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PurchasePro sinks on skeptical magazine article

The business-to-business software provider tumbles 19 percent as the company trades barbs with Barron's over a story that questioned the company's business model and valuation.

    Shares of PurchasePro tumbled 19 percent Monday as the company traded barbs with Barron's over a story that questioned the company's business model and valuation.

    Shares of the business-to-business software and services provider ended the regular session down $3.63, or about 14 percent, to $21.50 on the Nasdaq. PurchasePro provides business-to-business (B2B) exchanges and caters to small- to medium-sized businesses. The company garners revenue from subscriptions, software licensing and hosting.

    In an article titled "Worth the Price?" Barron's argued that PurchasePro's accounting is questionable and flagged the company's inability to retain deals with Office Depot and Sprint. PurchasePro fired back with a statement claiming the Barron's story was "riddled with inaccuracies and innuendo." Many analysts said the Barron's story was off on a few points.

    "Barron's article does not present any new information and misrepresents several facts," SG Cowen analyst Ping Yu in a research note. Yu reiterated a "strong buy" rating Monday and said any weakness in the shares represents a buying opportunity.

    "We feel our story was fair and accurate and time will tell whether we were right," said Richard Rescigno, managing editor of Barron's. He said he wasn't aware of any misstated facts, such as a claim that the company did not have a chief financial officer. Rescigno added that PurchasePro had been reluctant to talk to Barron's for months, not just in the quiet period ahead of its fourth-quarter report.

    The primary point of contention was a claim in the article that PurchasePro is losing partnerships with Office Depot and Sprint. In a statement, PurchasePro Chief Executive Charles E. Johnson Jr. refuted that claim, saying business is ongoing with the companies even though the deals have expired.

    Under the deals with Office Depot and Sprint, PurchasePro was to offer their customers B2B services. Ideally, Office Depot and Sprint would be able to grow the base of PurchasePro's B2B network. Johnson has said that PurchasePro hopes to become the AOL of B2B.

    As for the worries about the Office Depot and Sprint deals, Lehman Brothers analyst Patrick Walravens noted that Office Depot's $1 million monthly payments to PurchasePro ended Jan. 31. The companies are still working with PurchasePro.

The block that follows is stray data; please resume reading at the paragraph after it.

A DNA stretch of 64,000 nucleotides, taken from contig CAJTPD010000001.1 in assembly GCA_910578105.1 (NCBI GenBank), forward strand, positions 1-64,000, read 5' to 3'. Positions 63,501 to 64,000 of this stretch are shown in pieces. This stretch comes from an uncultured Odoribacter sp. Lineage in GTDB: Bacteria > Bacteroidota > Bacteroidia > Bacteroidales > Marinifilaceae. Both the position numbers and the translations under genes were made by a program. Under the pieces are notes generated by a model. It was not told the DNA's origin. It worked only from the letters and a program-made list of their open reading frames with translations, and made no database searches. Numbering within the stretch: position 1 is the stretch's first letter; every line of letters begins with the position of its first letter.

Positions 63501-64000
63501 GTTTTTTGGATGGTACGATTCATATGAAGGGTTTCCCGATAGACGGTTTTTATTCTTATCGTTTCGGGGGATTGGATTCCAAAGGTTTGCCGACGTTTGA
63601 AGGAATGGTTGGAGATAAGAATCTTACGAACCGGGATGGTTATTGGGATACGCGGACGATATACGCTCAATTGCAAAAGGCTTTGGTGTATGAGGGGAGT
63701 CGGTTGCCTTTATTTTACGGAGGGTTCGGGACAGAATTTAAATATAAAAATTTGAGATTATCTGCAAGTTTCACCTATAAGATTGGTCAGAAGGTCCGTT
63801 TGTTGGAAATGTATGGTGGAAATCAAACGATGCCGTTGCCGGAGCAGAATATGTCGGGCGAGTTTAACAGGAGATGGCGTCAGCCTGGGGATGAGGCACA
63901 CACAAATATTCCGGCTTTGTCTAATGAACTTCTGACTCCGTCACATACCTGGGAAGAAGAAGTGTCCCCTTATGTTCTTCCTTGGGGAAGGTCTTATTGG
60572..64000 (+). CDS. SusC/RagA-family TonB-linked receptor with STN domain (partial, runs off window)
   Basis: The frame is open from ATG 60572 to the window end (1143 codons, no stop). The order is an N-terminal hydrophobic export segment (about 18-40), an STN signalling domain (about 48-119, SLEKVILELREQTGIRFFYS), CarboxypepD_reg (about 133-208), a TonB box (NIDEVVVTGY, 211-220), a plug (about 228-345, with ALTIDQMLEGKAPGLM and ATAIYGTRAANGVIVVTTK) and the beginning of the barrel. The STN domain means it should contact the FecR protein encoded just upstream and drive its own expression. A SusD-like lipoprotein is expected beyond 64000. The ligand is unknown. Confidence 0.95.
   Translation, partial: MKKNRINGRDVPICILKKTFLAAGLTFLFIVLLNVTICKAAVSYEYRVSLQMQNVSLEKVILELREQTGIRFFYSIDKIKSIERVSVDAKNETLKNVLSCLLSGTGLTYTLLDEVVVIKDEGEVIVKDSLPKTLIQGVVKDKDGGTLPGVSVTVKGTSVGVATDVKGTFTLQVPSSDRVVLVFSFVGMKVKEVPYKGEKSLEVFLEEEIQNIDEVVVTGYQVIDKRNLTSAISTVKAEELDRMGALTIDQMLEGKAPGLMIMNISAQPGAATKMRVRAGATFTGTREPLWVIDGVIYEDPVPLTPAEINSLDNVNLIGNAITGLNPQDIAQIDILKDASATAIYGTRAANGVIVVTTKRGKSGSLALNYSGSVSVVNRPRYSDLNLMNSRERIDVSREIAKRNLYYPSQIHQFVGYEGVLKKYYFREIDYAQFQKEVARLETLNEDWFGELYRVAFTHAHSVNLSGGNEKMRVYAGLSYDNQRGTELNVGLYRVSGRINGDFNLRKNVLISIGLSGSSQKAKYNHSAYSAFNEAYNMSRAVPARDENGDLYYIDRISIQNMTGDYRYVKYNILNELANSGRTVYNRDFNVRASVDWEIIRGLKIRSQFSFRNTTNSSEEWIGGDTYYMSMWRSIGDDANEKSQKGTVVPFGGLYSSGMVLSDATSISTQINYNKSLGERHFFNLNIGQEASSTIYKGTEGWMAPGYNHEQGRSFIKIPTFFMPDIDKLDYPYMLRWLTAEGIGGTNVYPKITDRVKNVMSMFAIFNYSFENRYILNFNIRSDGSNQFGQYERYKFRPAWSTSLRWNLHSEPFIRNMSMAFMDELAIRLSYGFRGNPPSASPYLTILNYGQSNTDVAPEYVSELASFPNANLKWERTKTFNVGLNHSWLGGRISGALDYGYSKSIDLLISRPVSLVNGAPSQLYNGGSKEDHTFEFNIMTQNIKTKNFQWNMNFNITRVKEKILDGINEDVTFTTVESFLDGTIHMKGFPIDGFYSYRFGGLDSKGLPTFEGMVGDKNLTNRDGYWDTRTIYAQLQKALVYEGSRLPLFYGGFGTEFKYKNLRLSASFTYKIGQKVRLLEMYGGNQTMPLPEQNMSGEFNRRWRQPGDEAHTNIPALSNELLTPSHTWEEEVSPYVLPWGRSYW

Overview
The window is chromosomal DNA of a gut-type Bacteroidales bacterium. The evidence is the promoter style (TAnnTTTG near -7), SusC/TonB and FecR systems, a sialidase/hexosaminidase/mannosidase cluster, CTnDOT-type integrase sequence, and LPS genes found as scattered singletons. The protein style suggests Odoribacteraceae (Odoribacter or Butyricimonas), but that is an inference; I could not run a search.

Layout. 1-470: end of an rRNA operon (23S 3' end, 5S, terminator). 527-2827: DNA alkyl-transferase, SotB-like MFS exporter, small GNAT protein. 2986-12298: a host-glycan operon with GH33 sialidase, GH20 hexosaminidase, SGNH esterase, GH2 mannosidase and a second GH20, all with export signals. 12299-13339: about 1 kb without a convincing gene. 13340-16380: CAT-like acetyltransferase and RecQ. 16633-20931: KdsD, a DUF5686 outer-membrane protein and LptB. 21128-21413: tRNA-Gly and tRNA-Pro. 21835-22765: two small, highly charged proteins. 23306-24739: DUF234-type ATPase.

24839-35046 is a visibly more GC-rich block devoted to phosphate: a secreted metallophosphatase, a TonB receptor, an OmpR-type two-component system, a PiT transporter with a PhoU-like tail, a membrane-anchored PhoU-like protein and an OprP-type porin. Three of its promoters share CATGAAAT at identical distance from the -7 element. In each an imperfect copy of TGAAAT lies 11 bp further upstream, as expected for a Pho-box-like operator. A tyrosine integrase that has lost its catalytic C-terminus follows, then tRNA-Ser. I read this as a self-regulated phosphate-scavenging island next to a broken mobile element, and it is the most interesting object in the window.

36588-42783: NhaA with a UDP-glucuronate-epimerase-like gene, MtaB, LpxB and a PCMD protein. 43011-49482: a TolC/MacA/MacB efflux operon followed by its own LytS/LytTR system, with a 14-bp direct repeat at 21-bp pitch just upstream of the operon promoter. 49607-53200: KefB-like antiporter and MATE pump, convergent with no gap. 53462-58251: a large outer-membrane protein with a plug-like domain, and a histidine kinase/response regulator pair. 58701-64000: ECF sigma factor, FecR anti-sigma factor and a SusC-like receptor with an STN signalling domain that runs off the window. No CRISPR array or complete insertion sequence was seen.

"I think the company would admit that the partnerships didn't work out the way they hoped it would," he said. But blaming PurchasePro for the outcome of the Office Depot deal isn't completely fair, said Walravens, who noted that Office Depot has struggled, and the management team that forged the PurchasePro deal is gone.

    The Sprint deal has similar circumstances; the failed merger with WorldCom was a distraction that limited the PurchasePro deal.

    "Some claims were legitimate," said Prudential Securities analyst Timothy Getz, who rates the stock a "strong buy."

    As for the article's reference to bad management, Getz said, "it's a management team that's never built a company of this size, but on the other hand they've outperformed expectations." Barron's also made reference to the company's lack of a chief financial officer. Johnson said PurchasePro had CFO James P. Clough, but the company has been public about its search for a more experienced CFO.

    According to Walravens, Clough "understands the business and knows the securities laws, but hasn't been a CFO at a company before."

    PurchasePro also had other problems with Barron's.

    PurchasePro said its financial statements follow generally accepted accounting principles.

    The company said entrepreneur Steve Wynn did not pay off any notes for Johnson or PurchasePro. His total capital contribution to the company was insignificant, comprising $50,000. His equity position was repurchased in the first quarter of 1998.

    PurchasePro denied it was changing its business model to sell software.

    Johnson said he did secure a line of credit using his PurchasePro stock as collateral, a move Barron's equated with "the next best thing as selling shares." But Johnson said the amount used on the line of credit does not approach Barron's $100 million figure.

    Analysts agreed that the PurchasePro worries could clear up with a strong fourth-quarter earnings report next week. "Once you put the shouting aside, it'll come down to how the quarter is," Walravens said.

    PurchasePro is expected to report a loss of a penny a share on sales of $29.5 million.